Springfield, MO

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Opinion: Recovery awaits consumer spending

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Editor’s note: This column is an edited excerpt from an R.B. Murray Co. e-newsletter.

It appears the world’s eyes are still upon our country’s economic affairs.

Discussions at the May 5–8 Society of Industrial and Office Realtors World Conference that I attended in Scottsdale, Ariz., were dominated by the current state of our economy. Considerable time was spent taking a close look at recessions of the 1950s, 70s, 80s and 2000s, and, of course, the recent meltdown in 2008. There was one common link among them: consumer spending brought about recovery. Analyst Jonathan Woloshin from Union Bank of Switzerland said way too many people take credit for success of the 1990s. He explained that the growth of the 90s was created by the baby boomers hitting the age of maximum consumption. A simple demographics study would show that once the boomers hit their mid-50s, spending would decrease, and create economic pressures.

When comparing the recessions, the difference of the recession that took place in 2008 was the breadth of those affected. In 2008, nearly everyone from the smallest business to major corporations felt the pain of the downturn. An eye-opening statistic that helps illustrate this fact is that of the 25 largest companies listed on the New York Stock Exchange at the beginning of previous recessions, only a few still make the list today. Enron was just one of many to fall, to later be replaced by the likes of Apple, Google and Amazon. The innovation of products, along with geopolitical events, assures us that much more change is to come. Things we take for granted, such as cell phones – now smart phones – GPS tracking, e-commerce and energy, are going to shape our future.

A real-world example of this change is that one company, Amazon, absorbed 50 percent of all high-quality distribution space in the U.S. in 2010. Amazon did not exist in 1990, it went online in 1995, and has become a force in our economy. The consumer has begun to spend again (slowly) as evidenced by Amazon, and even locally as our sales tax receipts have begun to grow again.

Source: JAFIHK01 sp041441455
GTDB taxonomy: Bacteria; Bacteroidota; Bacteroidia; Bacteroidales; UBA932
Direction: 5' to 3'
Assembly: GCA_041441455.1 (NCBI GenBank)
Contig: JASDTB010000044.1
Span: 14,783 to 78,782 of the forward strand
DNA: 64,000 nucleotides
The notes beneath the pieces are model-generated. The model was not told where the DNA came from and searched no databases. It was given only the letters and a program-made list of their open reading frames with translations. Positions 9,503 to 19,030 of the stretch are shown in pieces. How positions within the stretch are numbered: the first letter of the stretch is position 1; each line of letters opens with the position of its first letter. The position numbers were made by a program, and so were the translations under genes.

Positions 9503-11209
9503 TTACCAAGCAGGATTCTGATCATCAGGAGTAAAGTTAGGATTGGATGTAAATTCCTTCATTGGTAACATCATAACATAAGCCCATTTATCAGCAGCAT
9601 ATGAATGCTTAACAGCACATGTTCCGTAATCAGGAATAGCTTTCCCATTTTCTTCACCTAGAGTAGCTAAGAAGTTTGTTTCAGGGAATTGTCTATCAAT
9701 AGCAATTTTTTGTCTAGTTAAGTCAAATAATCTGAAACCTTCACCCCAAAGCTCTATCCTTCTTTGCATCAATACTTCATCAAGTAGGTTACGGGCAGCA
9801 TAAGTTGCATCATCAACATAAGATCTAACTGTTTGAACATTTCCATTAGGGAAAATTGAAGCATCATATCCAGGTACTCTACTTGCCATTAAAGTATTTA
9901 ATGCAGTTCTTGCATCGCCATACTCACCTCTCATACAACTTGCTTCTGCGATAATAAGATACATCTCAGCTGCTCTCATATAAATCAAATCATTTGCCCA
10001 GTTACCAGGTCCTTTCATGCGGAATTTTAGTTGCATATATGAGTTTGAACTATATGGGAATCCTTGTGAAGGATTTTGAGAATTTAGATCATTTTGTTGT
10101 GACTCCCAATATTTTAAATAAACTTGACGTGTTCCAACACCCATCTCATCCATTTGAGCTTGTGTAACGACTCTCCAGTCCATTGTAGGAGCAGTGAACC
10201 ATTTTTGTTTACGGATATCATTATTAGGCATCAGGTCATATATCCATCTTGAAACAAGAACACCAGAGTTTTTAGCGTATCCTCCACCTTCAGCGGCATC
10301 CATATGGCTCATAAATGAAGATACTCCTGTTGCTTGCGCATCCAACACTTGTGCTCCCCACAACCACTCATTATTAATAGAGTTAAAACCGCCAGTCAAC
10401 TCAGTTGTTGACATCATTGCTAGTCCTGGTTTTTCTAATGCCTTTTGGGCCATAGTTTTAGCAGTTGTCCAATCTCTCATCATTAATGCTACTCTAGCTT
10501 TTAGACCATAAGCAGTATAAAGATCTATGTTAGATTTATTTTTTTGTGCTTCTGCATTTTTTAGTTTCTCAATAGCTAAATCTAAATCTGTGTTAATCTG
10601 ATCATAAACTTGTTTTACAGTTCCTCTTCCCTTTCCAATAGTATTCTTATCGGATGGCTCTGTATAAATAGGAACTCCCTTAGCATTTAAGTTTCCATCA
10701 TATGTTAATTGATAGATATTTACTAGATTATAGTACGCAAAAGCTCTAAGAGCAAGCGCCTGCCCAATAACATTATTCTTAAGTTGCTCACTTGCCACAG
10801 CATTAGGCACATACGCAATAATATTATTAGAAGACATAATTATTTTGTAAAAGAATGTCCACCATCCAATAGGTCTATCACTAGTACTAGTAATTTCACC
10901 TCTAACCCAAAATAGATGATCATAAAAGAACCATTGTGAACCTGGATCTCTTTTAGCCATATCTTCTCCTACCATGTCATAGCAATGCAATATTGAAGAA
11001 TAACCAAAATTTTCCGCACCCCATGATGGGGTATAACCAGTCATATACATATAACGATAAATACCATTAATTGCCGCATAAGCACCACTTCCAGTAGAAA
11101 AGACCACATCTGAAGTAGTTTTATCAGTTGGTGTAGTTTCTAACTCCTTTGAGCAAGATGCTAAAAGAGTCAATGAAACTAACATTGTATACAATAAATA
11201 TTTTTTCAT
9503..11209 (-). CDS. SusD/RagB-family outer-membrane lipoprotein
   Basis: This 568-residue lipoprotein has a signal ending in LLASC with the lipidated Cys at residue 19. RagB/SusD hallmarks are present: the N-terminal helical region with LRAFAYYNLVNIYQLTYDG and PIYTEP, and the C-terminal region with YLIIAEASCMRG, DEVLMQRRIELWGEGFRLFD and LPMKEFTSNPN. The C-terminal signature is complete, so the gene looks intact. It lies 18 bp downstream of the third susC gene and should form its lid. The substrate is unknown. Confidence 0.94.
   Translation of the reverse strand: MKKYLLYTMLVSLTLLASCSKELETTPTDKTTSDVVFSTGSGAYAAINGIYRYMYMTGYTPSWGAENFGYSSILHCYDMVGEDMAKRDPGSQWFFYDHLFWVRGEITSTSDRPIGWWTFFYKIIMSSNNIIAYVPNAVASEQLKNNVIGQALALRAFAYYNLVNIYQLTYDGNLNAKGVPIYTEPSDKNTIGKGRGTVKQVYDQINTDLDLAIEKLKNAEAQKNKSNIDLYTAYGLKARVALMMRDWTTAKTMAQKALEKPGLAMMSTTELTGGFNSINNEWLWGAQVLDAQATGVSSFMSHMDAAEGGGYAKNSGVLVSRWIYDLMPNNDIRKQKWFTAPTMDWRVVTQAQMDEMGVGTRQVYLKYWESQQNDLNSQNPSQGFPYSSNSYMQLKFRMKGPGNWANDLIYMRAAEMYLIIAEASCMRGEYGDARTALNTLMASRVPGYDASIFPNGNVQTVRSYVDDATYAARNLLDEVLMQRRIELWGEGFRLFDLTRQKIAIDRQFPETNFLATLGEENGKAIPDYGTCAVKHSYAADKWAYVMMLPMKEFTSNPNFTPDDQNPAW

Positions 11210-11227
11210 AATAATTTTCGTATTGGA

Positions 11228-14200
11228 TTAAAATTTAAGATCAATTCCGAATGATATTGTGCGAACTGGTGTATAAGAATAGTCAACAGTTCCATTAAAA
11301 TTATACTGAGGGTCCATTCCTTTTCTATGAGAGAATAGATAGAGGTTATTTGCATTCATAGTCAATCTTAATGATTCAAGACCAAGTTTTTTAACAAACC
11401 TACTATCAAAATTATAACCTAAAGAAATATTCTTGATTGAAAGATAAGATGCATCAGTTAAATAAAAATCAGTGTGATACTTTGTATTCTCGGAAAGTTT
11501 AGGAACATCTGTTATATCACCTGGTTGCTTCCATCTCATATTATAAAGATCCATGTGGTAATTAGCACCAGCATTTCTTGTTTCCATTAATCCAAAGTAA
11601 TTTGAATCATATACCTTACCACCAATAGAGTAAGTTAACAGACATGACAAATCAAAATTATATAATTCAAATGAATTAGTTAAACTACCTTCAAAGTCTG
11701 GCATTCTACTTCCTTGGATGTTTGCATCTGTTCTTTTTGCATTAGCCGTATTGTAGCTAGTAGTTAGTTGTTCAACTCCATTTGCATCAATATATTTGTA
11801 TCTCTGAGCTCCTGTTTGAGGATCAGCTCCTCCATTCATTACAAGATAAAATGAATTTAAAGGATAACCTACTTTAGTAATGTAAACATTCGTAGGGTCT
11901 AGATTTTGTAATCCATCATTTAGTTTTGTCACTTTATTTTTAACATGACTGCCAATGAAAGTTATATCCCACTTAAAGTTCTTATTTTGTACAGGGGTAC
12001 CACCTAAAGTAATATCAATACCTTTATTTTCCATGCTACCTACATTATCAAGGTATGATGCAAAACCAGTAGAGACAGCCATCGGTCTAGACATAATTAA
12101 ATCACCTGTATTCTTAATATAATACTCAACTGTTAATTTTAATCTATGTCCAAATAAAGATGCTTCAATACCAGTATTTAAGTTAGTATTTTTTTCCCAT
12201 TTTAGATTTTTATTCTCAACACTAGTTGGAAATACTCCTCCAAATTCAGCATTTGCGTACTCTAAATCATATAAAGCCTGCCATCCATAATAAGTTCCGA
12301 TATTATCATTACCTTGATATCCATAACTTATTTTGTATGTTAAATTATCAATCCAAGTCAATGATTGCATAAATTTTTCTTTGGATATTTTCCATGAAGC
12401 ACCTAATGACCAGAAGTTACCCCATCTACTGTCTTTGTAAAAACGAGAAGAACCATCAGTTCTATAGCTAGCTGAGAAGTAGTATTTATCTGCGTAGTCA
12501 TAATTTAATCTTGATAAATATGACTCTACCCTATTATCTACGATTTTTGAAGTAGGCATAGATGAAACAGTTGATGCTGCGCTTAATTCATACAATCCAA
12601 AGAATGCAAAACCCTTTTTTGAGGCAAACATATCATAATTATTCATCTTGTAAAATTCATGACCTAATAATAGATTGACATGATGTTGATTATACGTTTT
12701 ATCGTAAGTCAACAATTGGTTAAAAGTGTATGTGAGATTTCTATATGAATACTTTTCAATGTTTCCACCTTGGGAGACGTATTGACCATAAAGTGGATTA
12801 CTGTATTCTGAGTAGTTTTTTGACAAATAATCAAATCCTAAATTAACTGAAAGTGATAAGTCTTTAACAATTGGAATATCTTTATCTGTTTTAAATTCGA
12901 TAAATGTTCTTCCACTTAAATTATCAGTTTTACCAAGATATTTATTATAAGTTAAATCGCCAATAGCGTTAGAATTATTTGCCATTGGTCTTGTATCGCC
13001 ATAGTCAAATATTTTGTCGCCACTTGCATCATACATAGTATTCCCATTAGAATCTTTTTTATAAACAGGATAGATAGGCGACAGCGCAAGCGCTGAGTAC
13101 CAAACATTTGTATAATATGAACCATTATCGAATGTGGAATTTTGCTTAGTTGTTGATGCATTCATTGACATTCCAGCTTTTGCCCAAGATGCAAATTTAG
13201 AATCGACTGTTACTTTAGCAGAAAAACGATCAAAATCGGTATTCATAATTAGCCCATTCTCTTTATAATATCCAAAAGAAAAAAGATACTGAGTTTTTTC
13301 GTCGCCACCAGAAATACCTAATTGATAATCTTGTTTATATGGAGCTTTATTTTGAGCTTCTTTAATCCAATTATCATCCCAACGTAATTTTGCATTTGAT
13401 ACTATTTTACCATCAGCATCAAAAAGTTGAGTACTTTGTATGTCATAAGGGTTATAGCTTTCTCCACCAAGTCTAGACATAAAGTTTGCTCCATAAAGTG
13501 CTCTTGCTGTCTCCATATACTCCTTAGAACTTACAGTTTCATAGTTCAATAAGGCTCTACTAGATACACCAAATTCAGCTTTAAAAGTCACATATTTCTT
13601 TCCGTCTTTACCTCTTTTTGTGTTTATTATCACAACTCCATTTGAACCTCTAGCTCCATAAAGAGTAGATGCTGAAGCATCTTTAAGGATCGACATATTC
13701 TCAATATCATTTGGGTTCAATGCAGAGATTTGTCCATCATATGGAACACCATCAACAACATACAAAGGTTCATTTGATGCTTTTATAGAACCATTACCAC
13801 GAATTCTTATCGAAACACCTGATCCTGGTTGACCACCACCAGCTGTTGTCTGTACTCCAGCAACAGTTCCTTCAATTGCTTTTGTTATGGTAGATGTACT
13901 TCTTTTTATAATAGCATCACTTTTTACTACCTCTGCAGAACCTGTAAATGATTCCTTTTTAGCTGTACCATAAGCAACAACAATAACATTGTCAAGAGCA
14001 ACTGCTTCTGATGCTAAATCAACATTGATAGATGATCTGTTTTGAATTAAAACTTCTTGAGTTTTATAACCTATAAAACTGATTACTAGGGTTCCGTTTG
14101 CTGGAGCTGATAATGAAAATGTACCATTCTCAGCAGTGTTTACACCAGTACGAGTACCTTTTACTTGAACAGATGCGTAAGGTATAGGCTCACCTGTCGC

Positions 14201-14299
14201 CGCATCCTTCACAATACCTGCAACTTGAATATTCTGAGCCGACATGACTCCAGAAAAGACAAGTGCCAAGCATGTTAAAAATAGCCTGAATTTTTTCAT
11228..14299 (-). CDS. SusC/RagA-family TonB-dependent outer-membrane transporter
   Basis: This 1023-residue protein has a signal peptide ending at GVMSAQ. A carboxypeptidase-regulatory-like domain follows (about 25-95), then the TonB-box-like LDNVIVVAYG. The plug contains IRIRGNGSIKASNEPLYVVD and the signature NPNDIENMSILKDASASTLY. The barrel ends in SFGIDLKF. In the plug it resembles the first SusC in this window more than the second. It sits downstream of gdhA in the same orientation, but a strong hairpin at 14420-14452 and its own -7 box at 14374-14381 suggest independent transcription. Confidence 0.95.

Our economy is like a three-legged stool, driven by the consumer, business and government. The consumer has done what it had too – cut back initially on spending and begin to pay down debt. Businesses cut back on expenses by enacting layoffs and curtailing capital expenditures. Consumers have created equity that will allow them to return to spending. Businesses follow the consumer, and supply the goods and services that the consumer has put off buying for the last three years. Government, however, is another story.

Government does a poor job of distributing resources, and many would argue the failure of our government to live within its means is a real problem. The mayors of New York City and Chicago were recently quoted as saying to their respective teachers’ unions that their members will have to take pay cuts, or face layoffs, not something you would normally hear from politicians who receive large donations from teachers’ unions. Reality has hit government at least at the local and state levels. What will the federal government do? No one knows, but the consensus at the conference was that there would not be significant changes until 2012.

When the conference ended, there was a renewed since of optimism, and a feeling that the worst was behind us. Still, some problems lie ahead, but the future for commercial real estate appears to be bright.

David C. Murray is vice president of Springfield-based R.B. Murray Co. and a member of the Society of Industrial and Office Realtors. He may be reached at[[In-content Ad]]


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